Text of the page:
Small Things = Big Things
Rather than thinking and focusing on making the big play, which usually ends up complicating things and extreme frustration, keep life simple. Instead of trying to hammer a home run, congratulate yourself for hitting a single or double or even just moving a teammate into scoring position. Instead of worrying about missing jumpers, try getting yourself an easy hoop with a layup or free throws. If you are struggling to get the puck in the net, work on improving your passing so that you can set up a teammate for a shot. By simplifying the game and breaking it into smaller pieces, you are getting back to basics, which will help build success for you and your teammates and ultimately allow you to return for your opportunity in the spotlight.
Talk to someone. Chances are they have been in a similar position to you at some point in their life, whether they play the same sport or not. Just like athletes struggle, so do artists, musicians, chefs, and you name it. It’s impossible for everyone to be on their “A” game every night. Sometimes you might find motivation, inspiration, and insight from the most unlikely source.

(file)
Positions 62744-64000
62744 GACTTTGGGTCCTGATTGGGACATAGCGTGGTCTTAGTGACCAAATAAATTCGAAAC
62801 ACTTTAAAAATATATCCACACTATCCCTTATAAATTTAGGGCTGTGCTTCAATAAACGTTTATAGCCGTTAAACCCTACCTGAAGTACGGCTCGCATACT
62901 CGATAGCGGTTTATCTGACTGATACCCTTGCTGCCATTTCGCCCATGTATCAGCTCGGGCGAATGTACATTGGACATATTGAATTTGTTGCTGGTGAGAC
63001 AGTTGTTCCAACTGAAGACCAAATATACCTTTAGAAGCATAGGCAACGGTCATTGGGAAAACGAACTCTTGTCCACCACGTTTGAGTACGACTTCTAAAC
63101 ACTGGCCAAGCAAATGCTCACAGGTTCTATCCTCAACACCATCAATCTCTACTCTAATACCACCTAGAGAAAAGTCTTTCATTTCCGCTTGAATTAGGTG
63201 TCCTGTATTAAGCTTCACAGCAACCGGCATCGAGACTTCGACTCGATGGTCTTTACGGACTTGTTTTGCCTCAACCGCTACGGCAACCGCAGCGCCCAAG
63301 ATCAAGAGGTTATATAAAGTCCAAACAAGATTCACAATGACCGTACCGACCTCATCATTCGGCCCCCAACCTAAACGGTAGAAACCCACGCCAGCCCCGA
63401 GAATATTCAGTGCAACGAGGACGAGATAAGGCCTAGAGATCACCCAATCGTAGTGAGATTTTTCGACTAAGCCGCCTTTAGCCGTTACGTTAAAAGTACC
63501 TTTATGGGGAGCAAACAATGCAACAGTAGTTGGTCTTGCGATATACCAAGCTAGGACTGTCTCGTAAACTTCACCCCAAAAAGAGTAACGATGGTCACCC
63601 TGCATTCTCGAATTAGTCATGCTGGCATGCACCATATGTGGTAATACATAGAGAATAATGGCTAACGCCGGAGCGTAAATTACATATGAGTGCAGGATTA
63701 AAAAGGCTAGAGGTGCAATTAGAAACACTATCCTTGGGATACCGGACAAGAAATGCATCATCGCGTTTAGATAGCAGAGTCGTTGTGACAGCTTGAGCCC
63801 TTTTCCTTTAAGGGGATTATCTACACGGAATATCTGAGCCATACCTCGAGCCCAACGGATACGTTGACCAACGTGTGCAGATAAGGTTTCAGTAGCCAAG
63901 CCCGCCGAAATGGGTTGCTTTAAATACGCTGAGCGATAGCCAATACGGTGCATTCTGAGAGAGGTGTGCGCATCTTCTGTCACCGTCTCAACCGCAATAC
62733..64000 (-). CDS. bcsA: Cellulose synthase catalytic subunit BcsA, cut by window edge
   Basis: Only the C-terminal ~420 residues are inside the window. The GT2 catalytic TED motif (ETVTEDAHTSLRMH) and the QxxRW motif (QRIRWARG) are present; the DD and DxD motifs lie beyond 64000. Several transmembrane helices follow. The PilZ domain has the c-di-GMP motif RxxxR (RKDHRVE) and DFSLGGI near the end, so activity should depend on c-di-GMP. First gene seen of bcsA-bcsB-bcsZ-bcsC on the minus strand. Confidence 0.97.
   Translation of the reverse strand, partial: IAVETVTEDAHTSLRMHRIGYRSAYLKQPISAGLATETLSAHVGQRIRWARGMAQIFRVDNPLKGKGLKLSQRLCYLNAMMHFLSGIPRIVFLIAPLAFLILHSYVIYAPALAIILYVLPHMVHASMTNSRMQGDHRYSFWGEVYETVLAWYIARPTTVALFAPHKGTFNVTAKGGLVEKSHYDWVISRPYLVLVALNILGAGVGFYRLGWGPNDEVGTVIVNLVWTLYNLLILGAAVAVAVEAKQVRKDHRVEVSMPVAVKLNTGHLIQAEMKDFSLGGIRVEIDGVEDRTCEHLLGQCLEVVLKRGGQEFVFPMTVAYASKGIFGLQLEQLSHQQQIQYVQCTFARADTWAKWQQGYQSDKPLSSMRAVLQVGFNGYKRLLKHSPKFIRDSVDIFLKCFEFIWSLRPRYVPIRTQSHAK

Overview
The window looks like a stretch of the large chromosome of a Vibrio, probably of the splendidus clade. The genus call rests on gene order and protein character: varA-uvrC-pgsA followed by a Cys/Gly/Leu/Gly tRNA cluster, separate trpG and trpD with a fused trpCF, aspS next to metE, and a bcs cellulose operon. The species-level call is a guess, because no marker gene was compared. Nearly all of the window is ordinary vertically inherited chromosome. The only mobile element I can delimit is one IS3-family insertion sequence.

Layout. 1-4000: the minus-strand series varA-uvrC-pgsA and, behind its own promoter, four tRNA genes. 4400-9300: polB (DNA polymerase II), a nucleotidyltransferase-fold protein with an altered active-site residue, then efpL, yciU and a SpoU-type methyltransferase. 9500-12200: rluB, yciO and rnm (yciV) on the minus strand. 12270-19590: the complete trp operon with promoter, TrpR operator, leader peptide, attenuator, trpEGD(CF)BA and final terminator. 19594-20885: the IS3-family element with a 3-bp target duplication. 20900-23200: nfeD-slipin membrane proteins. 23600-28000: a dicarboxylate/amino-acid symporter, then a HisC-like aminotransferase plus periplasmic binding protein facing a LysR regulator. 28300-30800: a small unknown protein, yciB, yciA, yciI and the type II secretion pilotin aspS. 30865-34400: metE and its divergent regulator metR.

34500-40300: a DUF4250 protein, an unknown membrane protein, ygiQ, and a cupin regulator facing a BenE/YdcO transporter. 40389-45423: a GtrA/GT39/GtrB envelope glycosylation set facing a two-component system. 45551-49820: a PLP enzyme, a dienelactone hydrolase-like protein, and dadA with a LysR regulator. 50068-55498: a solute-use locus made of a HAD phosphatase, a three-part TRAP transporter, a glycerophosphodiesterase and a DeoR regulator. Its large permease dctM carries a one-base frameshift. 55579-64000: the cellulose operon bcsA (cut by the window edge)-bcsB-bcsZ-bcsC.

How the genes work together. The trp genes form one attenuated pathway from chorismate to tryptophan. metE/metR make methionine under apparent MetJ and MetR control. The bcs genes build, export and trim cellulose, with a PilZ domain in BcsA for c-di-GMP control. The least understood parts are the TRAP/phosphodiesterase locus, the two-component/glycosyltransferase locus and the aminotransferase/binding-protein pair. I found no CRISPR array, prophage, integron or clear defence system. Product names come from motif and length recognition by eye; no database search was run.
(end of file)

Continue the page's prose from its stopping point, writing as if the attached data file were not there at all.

Talking with teammates throughout the game makes life far easier on the field of play. Talking to them or having them tell you where the play is going, if a screen is coming, or if a player is making a cut somewhere can make a huge difference that can alter that game.
Look Ahead, Not Behind
Try as you might, there is absolutely nothing you can do to change what has already happened. Nothing can be done about that strikeout, the missed layup, the fumbled catch, or that slice into the trees. What you can do, however, is look at the next opportunity as a chance for success. Focusing on the negative of what has happened will only impact your expectations of what will happen.